In MIDI, a logical division of a physical MIDI cable, somewhat analogous to the way that a cable TV system carries multiple program channels on one cable.The MIDI standard divides each cable into 16 logical channels, and nearly every message type contains a channel number that specifies what channel it applies to. The use of channels and MIDI thru (or a splitter box) allows multiple synths or devices to be connected to the same physical MIDI line. Each synth or other receiving device can receive data on one or more channels. Usually, devices have a setup or configuration parameter that allows the user to specify what channel or channels they should transmit or receive MIDI messages on. The performer must take care not to assign the same channel on the same cable to two different devices, or else confusion will almost certainly ensue.

In the early days of MIDI, before multitimbral synths existed, most synths that received MIDI data received only on a single channel (unless in omni mode). Keyboards capable of setting up splits could then be programmed to transmit on different channels to control multiple synths from different regions of the keyboard.When multitimbral synths arrived, the concept was extended so that (in most cases) the transmitting MIDI device sees the receiving device as a number of synths in one box, each capable of playing a different patch under control of a different channel. The number of channels needed in a complex setup increased greatly. (It is not uncommon now to find a synth that uses all 16 channels.) This development was unanticipated by the original MIDI standard, and the result has been the rising popularity of multi-output MIDI interfaces.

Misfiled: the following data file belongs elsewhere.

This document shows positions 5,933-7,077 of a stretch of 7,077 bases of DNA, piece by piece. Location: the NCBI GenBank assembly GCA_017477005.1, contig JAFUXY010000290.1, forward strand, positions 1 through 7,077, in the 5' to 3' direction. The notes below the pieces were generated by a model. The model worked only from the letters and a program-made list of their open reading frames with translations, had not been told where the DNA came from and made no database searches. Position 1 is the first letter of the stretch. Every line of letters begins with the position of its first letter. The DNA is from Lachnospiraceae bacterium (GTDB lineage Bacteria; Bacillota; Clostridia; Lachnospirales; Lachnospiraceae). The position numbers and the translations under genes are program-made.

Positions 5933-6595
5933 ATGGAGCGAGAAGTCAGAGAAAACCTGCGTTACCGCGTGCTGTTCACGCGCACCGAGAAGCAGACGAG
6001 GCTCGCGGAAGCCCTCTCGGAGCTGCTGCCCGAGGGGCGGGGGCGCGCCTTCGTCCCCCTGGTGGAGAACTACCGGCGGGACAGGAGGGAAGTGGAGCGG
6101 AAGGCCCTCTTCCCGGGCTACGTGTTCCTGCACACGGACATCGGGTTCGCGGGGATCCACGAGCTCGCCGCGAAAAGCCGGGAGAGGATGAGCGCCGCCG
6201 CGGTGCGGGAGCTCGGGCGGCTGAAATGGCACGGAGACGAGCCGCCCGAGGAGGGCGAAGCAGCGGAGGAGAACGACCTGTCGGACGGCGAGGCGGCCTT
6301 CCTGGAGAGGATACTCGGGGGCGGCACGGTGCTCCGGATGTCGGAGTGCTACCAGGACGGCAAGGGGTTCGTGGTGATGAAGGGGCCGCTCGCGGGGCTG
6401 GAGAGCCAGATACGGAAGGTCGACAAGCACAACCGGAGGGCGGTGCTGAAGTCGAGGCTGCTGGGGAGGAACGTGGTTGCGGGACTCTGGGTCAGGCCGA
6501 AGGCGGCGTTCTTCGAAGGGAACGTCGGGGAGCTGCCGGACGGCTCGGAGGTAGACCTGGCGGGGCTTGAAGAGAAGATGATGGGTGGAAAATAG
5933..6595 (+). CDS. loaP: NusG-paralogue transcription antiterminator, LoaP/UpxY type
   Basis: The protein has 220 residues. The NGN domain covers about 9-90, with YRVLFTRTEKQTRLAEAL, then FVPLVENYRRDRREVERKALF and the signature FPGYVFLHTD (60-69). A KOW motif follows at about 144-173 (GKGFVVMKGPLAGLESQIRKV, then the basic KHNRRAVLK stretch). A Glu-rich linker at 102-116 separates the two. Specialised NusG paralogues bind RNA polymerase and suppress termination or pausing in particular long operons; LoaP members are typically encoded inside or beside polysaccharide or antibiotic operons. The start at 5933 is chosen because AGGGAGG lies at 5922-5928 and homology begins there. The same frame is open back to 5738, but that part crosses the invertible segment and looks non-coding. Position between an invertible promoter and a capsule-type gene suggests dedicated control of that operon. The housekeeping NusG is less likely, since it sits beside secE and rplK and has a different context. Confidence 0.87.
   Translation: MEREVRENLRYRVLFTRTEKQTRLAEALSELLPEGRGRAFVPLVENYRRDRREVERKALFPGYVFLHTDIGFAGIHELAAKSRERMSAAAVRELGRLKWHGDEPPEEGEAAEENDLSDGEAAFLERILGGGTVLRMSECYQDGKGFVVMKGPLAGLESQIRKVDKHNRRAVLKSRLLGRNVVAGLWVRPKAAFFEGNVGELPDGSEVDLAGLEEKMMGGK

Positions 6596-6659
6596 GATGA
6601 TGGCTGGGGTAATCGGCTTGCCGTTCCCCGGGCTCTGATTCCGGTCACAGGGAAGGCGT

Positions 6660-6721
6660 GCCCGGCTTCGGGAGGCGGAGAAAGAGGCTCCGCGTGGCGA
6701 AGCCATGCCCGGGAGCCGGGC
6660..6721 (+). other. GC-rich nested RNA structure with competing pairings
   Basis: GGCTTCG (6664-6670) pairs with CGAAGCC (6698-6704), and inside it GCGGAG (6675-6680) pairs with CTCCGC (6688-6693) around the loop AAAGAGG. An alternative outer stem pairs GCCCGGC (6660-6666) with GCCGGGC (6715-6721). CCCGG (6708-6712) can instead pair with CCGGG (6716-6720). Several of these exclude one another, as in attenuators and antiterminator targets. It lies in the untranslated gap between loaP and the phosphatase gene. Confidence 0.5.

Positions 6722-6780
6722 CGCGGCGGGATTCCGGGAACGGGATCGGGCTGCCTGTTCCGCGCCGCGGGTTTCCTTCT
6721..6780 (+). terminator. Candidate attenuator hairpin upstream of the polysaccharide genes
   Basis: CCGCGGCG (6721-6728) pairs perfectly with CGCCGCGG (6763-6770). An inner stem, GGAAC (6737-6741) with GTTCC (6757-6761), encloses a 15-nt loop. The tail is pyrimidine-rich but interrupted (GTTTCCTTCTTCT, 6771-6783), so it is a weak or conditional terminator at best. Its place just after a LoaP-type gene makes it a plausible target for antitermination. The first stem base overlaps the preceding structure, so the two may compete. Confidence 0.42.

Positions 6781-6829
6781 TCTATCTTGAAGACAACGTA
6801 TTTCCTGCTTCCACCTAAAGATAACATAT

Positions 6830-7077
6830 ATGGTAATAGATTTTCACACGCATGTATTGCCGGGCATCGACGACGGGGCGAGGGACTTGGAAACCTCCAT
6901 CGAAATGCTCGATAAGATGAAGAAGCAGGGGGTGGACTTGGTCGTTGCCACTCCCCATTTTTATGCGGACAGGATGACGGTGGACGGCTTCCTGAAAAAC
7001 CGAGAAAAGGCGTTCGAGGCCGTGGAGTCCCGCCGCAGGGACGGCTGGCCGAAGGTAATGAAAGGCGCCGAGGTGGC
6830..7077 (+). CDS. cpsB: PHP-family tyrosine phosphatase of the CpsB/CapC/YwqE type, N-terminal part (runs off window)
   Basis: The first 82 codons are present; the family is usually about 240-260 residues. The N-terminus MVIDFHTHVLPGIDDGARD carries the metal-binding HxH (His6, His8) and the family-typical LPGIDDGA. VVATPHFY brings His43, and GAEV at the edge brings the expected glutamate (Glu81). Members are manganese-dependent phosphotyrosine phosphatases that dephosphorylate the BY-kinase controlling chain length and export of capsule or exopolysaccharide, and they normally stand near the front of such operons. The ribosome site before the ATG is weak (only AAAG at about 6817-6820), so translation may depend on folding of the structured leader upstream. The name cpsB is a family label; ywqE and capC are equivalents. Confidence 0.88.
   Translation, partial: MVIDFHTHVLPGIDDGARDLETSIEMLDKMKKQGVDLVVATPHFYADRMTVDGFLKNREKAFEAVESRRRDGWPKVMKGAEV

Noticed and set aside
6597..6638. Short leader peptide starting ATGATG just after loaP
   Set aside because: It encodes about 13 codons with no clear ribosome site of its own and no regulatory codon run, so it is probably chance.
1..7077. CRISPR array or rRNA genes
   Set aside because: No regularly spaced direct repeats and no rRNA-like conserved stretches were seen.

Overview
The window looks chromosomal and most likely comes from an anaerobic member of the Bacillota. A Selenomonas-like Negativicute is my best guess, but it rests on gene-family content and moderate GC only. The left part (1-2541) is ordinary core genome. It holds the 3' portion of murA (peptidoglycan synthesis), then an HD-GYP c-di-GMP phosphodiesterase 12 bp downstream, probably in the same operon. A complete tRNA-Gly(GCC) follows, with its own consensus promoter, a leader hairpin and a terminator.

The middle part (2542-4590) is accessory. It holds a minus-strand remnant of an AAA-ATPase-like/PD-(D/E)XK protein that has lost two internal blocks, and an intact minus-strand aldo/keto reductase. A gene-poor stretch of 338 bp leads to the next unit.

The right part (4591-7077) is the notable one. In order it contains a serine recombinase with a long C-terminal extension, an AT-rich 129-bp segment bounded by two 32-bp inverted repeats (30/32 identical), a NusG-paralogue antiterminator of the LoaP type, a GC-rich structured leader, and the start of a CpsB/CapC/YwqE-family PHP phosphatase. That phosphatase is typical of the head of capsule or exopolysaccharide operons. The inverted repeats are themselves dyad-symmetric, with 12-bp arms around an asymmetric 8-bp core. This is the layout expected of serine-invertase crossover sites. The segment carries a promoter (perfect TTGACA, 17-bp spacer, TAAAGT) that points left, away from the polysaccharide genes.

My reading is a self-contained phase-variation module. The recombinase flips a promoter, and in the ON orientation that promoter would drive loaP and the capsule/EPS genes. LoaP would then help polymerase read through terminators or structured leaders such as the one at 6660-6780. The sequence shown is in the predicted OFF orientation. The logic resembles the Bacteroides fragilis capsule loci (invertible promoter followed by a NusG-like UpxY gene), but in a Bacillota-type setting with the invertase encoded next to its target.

Drum machines are, by convention, usually assigned to channel 10. Other than that, there is no rule for which devices should use which channels. Some very old synths and devices can send or receive only on channel 1.

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